I talk to a lot of founders of startups. My initial conversations normally focus on the core of the business, important Startup Metrics, probably marketing strategy (ex. SEO for Startups and Negative Customer Acquisition Costs) and, of course, the product itself. Normally the product is defined as a web site. Most founders are fairly passionate about the features and functions of the web site, iPhone application, Facebook application, or whatever web application represents the product. And in many cases, they come with a fairly robust description of what the user interface for the product.
But one of the really interesting things in these conversations is that founders often forget what I consider to be “the other user interface.” What do I mean by the other interface?
Well think about where you spend your time on your various computing devices? What applications and web sites have you been using? For me, my number one application is email. Then I spend time in all sorts of other applications and web sites. But the number of web sites and applications that I go visit directly and use is pretty small. And it’s fairly rare that I add to that list.
For most web products, the way that I end up going to them is that they somehow remind me that they are out there and have something of value. How does that happen? Well likely it’s email. It might also be through twitter, Facebook, SMS, RSS, voice, etc. And the common thread is that all of these provide a means for a product to message the user without them having to think to go to the site.
Don’t be a Ning!
A pet peeve of mine is the way that Ning handles updates to discussions. They send me a notification that there has been an update to the discussion thread. It does NOT contain the contents of that update. To see the contents you have to click a link to go to the site. I believe they are doing that solely to get me to go back and visit the site so that maybe I’ll click on an ad. Yuck!
Ning could easily send the contents of the message. And they could even allow me to send an email response so that I would never have to go to the site. They could also do this through SMS, Twitter, etc. if that was my chosen messaging platform.
In fact, if Ning cared about making a really powerful tool for distribution discussion, it would allow the discussion to range across all of the channels with each user controlling the flow of the messages. But none of the users would be required to visit the site. If you get an SMS, it’s often not practical to visit a site. But a simple SMS response is quite practical.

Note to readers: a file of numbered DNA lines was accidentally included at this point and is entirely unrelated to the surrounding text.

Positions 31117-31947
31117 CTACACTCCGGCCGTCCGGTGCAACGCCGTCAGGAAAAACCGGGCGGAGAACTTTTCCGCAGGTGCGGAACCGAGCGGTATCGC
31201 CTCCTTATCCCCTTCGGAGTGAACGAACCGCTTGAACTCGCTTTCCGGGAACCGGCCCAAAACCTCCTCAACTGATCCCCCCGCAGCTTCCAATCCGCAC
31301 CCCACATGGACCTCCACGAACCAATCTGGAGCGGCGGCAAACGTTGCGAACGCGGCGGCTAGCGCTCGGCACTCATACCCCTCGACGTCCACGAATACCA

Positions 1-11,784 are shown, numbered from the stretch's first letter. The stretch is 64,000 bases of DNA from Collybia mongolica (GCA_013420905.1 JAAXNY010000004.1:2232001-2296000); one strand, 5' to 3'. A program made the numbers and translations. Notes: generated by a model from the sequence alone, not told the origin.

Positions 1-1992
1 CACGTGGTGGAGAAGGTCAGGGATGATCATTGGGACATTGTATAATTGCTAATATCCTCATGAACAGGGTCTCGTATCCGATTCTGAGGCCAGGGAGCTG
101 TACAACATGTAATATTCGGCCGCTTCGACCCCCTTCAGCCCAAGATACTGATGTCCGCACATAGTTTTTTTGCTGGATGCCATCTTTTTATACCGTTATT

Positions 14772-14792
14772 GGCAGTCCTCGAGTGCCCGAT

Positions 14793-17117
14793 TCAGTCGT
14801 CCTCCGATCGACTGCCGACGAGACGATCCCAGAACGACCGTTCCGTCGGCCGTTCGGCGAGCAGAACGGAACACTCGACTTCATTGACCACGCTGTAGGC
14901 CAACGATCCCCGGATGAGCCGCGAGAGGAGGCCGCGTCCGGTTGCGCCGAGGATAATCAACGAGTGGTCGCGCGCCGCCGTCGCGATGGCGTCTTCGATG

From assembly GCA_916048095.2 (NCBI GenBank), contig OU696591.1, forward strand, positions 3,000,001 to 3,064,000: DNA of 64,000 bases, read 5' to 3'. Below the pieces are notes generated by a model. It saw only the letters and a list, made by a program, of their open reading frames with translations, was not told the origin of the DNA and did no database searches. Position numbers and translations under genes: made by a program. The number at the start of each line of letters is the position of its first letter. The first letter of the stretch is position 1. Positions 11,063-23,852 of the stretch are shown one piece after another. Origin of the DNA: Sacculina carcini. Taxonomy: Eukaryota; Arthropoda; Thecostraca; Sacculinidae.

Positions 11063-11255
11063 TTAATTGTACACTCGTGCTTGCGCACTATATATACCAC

Ning clearly is not trying to optimize for effective discussion. Instead, they are trying to optimize for page views (and ad views) and creating a rather limited tool for discussion.
Bottom line - Don’t be a Ning!
Instead Extend Your User Interface Beyond the Web Site
As was described above, an alternative to a web site for discussion is a distributed interface available through various messaging applications that support distributed discussion. I’m not claiming this is always appropriate, but the point is that you need to think about this other user interface that’s a critical part of the overall user experience. In other words …
The user interface beyond the web site is the one that allows the user to interact with your product through their existing sites, devices, applications -- primarily messaging sites, devices and applications -- so that they can continue to use your product even if they are not visiting your product.
Questions to Spark Design Discussions
Some interesting questions to ask about the user interface beyond the web site:
- What parts of your product can be effectively accomplished in the other user interface?
- What other user interface opportunities do we have? What sites, devices, applications are our users going to be already using?
- How will the other user interface possibly help us with acquisition, retention and referral?
By asking these questions, almost invariably we begin to see the product design in a bit different way….
Many applications can push quite a bit of their functionality into these messaging layers. If you think about email, especially HTML email with the ability of users to respond via links … a lot of the application can get put into the email. Possibly this creates a much better user experience because the user doesn’t have to think to go to the site or leave their current context.
Of course, I’ve yet to meet a startup that had enough money and time. Thus, you still need to make lots of choices about the functionality to arrive at effective minimums. So, while I’m pushing a particular discussion, the reality is that often the other user interface turns back into emails. That’s just fine.
The real point here is not that we should necessarily push for all sorts of messaging out of the gate. Instead, it’s to think of messaging as a core part of the user experience and even as part of the user interface.
Bottom line: the user interface doesn’t stop with the web site.